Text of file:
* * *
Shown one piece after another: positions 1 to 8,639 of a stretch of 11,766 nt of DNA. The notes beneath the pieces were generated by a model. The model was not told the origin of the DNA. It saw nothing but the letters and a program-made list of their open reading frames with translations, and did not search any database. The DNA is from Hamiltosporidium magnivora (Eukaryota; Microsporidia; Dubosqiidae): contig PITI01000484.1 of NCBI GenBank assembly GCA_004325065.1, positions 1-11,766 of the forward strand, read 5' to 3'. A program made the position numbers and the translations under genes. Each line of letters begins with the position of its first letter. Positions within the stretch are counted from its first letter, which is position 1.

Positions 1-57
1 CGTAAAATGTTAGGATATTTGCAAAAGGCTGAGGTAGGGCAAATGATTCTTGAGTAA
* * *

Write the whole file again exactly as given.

Shown one piece after another: positions 1 to 8,639 of a stretch of 11,766 nt of DNA. The notes beneath the pieces were generated by a model. The model was not told the origin of the DNA. It saw nothing but the letters and a program-made list of their open reading frames with translations, and did not search any database. The DNA is from Hamiltosporidium magnivora (Eukaryota; Microsporidia; Dubosqiidae): contig PITI01000484.1 of NCBI GenBank assembly GCA_004325065.1, positions 1-11,766 of the forward strand, read 5' to 3'. A program made the position numbers and the translations under genes. Each line of letters begins with the position of its first letter. Positions within the stretch are counted from its first letter, which is position 1.

Positions 1-57
1 CGTAAAATGTTAGGATATTTGCAAAAGGCTGAGGTAGGGCAAATGATTCTTGAGTAA